Morphological Disaggregation

Slobodan Milosheski’s Morphological Disaggregation

November 21st – 30th, 2019

Reception for the Artist in Residence on Thursday, November 21st from 6 to 8 pm

The sculptor Slobodan Milosheski appears not as a simple epigone, but as independent creative phenomenon, to whom the dynamics of the form serve as an inspiration in the sails for directing his own artistic ship. And that ship has long gone to the open sea of ​​opportunities offered by the abstract sculpture, which is interlaced with the spirit of the postmodern, combined with the Russian Cubo-Constructivist School and the ancient cosmological postulates.

In essence, in this project entitled “Morphological disaggregation”, we encounter the appropriation of the idea of visual displacement and disintegration of the structure, which is transformed into an associative-symbolic form. By doing so, the author very successfully tries to break down the uniform ideas of certain visually-aesthetic problems, thus creating spiritual and energetic opposition, which is born in the first contact with the visual whole.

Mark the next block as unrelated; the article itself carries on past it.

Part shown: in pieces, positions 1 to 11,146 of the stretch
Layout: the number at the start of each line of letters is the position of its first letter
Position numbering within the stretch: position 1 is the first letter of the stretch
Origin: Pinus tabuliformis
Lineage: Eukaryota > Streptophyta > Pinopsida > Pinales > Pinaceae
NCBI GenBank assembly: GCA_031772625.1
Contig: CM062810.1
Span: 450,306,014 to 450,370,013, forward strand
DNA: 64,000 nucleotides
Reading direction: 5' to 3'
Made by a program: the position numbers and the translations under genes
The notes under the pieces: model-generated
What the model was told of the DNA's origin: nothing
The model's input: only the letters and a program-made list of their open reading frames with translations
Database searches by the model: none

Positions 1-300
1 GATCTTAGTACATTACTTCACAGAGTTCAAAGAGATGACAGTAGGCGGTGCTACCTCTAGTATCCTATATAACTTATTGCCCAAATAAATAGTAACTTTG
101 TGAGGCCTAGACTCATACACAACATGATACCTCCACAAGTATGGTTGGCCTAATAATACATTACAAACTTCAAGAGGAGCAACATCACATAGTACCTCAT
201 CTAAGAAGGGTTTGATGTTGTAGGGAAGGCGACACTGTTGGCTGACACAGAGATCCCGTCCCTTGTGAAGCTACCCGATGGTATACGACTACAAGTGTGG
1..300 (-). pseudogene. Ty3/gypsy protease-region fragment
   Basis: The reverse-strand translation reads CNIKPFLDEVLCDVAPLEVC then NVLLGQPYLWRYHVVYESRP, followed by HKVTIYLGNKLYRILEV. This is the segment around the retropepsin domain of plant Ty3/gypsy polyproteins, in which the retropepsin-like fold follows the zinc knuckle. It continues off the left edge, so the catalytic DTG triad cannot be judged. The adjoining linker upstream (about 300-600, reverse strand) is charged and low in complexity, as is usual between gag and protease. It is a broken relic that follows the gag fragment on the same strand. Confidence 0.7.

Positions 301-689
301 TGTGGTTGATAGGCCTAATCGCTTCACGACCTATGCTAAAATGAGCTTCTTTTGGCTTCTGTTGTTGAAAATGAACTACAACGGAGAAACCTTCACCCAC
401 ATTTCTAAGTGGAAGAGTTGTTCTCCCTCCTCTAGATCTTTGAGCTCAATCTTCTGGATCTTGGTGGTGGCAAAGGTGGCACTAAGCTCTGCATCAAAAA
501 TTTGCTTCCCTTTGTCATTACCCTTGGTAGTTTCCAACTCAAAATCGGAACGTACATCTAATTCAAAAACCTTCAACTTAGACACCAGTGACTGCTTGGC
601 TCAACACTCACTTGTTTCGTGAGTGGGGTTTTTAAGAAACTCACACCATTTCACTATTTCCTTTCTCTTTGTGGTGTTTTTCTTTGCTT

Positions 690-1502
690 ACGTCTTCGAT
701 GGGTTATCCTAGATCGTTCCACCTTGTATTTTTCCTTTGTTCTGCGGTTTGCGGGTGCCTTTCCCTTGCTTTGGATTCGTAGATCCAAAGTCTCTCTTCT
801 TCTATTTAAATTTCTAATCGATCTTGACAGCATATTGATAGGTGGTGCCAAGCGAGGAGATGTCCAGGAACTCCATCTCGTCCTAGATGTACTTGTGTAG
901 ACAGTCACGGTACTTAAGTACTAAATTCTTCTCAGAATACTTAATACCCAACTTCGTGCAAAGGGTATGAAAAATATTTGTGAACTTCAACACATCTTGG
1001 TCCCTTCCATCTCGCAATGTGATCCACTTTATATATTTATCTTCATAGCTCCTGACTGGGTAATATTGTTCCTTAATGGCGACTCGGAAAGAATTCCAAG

The sculptural works presented on this exhibition are conceptually multidimensional, connected and represent a process in progress, while jointly fostering the persistence of spatial coexistence. Each individual item in terms of the environment is set as an element of communication; as a kind of tool of the artistic action. These art works are rich in inexhaustible energetic potentials in the expression of subjective vision. In their closed or open morphology, the compact characteristic of linear rigidity and rationalism in the performance is consistently adopted.

But, finally and perhaps most importantly, his sculpture has a pronounced dynamism in which even the viewer is involved. Thus, the aesthetics of these works becomes complete, because it becomes aesthetics of the reception. The spectator is invited to participate in that dynamism, becoming simply drawn to the growth, making these – at first glance – rational forms, to be still perceived as deeply human movements in search of tranquility. Although geometrically-cubistic, Milosheski’s works are also human, extremely human.

Prof. Trajce Stojanov, PHD, aesthetist


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